Reflections on the Future of Museum Storytelling Question 3: How can we best reach underserved communities? This question captures a key step to welcoming underserved communities into museums, and it makes me wonder how museums measure their reach into various communities. I thought the two projects funded by The Pew Center for Arts and Heritage were great examples of how stories of underserved communities can be highlighted, although I wish the author or the speakers had elaborated on who the audience of those projects were or how they were received. I can think of several different aspects of reaching underserved communities, and I wonder how museum professionals interpret this idea. Is there more of a focus on empowering specific communities through partnering with them, inviting people of underserved communities into museums, or educating people who are not in underserved communities on these communities’ stories? Or something else?
Question 5: How can we design community first exhibits? The community first exhibit at the Santa Cruz Museum of Art & History reminded me of Nina Simon’s participatory museum, and I wonder if it’s the same museum. I find it interesting that the goal of the museum is to tackle a community issue, which differentiates it from traditional museums, which may be established to showcase objects or educate the general public that visits. While a community first exhibit may be much harder to plan logistically with people outside of the museum being involved, that tradeoff seems to have a lot of value as I’m sure active participation in planning leaves a much more significant impact on those communities.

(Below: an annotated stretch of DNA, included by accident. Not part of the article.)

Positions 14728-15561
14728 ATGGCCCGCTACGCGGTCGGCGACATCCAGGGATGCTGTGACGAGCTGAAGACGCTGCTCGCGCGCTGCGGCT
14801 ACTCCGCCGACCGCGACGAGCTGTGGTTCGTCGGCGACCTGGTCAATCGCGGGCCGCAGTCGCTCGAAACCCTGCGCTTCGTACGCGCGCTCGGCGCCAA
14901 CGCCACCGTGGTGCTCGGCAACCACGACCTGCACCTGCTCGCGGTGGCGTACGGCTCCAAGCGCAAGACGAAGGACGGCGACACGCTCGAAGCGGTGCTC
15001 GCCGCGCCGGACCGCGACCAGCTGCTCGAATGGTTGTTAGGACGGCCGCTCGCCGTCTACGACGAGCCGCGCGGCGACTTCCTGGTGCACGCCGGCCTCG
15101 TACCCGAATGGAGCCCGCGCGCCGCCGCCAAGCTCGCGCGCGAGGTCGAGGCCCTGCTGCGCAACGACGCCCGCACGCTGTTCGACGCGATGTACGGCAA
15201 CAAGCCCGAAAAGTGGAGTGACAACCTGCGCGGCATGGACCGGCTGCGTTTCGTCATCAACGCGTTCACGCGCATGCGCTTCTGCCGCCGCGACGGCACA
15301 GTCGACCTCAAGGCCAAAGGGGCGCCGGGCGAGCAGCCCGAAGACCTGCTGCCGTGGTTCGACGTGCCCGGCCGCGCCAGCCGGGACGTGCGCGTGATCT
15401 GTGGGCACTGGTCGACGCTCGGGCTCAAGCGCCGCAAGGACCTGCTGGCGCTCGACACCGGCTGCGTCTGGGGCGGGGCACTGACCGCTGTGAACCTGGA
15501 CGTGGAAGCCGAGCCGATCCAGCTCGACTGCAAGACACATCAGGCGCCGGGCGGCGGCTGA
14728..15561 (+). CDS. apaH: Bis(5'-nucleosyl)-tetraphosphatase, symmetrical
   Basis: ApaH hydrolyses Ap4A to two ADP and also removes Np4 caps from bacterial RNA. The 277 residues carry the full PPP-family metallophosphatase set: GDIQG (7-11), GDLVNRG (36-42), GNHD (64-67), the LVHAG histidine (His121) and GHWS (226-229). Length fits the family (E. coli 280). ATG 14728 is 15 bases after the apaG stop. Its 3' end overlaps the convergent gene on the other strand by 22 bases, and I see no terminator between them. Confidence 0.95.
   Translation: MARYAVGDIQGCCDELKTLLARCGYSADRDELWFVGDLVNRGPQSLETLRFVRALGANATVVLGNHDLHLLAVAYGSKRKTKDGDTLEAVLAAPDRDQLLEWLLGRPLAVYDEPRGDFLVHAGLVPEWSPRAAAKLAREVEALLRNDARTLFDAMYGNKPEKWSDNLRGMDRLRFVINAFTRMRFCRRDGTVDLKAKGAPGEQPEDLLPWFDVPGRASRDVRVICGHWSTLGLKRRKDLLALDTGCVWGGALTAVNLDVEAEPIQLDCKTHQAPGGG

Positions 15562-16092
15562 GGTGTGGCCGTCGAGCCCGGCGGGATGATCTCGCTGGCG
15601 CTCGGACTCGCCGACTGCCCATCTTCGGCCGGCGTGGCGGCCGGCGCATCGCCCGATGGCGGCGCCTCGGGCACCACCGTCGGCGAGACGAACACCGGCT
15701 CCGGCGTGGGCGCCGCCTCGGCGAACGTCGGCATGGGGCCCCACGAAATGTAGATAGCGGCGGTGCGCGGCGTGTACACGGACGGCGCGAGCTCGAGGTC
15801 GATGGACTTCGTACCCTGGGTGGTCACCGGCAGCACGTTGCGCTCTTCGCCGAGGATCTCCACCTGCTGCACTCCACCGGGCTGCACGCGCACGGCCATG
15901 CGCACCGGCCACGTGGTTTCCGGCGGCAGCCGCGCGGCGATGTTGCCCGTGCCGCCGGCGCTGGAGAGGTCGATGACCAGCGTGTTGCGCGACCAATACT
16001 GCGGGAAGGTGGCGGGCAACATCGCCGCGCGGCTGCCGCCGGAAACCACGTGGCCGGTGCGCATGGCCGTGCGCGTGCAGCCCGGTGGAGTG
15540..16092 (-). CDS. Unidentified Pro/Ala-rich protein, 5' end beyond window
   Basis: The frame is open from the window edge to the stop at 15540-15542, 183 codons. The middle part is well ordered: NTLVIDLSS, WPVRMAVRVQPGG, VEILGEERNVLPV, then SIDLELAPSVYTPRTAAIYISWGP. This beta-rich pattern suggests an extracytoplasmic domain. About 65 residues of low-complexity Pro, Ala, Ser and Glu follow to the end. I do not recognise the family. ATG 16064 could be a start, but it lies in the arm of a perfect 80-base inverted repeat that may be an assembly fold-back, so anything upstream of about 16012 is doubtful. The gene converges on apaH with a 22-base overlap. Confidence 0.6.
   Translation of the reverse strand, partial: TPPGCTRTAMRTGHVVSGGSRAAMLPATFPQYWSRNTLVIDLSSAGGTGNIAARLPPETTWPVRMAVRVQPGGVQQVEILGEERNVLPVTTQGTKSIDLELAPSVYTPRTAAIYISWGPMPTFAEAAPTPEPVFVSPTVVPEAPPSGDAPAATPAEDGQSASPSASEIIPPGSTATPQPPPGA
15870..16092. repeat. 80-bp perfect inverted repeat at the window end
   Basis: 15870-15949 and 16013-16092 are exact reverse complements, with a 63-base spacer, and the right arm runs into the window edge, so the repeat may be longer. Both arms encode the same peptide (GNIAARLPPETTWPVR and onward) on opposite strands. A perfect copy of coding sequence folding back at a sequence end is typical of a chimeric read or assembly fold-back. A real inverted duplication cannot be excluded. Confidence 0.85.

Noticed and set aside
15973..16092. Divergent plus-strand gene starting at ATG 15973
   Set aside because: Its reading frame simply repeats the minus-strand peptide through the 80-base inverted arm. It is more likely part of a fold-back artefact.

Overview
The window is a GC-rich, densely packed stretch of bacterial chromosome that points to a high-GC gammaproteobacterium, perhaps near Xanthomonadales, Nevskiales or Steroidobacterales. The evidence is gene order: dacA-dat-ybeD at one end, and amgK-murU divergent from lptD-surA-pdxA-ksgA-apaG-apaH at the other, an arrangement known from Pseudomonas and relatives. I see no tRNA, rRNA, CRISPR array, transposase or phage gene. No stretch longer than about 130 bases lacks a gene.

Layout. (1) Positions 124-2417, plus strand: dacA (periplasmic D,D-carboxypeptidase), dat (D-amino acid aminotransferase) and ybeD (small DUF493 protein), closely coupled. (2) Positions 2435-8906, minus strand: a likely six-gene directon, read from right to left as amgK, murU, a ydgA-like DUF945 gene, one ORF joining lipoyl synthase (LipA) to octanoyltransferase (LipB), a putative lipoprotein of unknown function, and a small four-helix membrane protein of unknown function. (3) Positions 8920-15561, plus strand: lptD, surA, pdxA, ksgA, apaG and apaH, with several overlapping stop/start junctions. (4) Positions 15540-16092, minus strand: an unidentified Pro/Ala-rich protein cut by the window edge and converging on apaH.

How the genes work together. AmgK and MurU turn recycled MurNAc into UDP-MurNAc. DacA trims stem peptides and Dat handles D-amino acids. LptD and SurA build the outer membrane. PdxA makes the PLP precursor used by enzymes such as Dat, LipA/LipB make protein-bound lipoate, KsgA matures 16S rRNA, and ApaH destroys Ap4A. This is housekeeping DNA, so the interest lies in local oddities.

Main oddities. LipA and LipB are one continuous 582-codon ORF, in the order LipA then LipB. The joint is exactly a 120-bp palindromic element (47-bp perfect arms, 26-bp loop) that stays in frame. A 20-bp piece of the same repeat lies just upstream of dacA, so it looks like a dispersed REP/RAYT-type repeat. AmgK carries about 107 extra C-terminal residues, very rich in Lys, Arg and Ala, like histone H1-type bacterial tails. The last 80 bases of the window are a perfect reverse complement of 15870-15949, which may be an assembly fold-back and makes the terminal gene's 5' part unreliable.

Question 6: How can a small museum, with a limited staff and budget, implement such grand efforts? Like the author points out, social media seems to be a great way for smaller museums to test out or implement initiatives. While staff numbers may be limited and renting out space or organizing physical initiatives all involve a larger budget, the space created through social media and an internet presence is much more low cost to operate in. If executed effectively, an online initiative could attract even more visitors, and if an online initiative turns out to be unsuccessful, the cost to the museum is also much lower.
Transmedia Storytelling I think the inFORM lends itself to several different platforms through which its story can be told. The main thread of the story is the machine itself and user interaction with it. Another way of expanding the narrative is to include video or audio representation of the ideas behind the technology from the Tangible Media Group. A big part of transmedia storytelling can be how museum visitors construct or continue the narrative, so in addition to encouraging visitors to interact with the exhibit, pictures or videos of their experiences that they can share online can also be part of transmedia storytelling.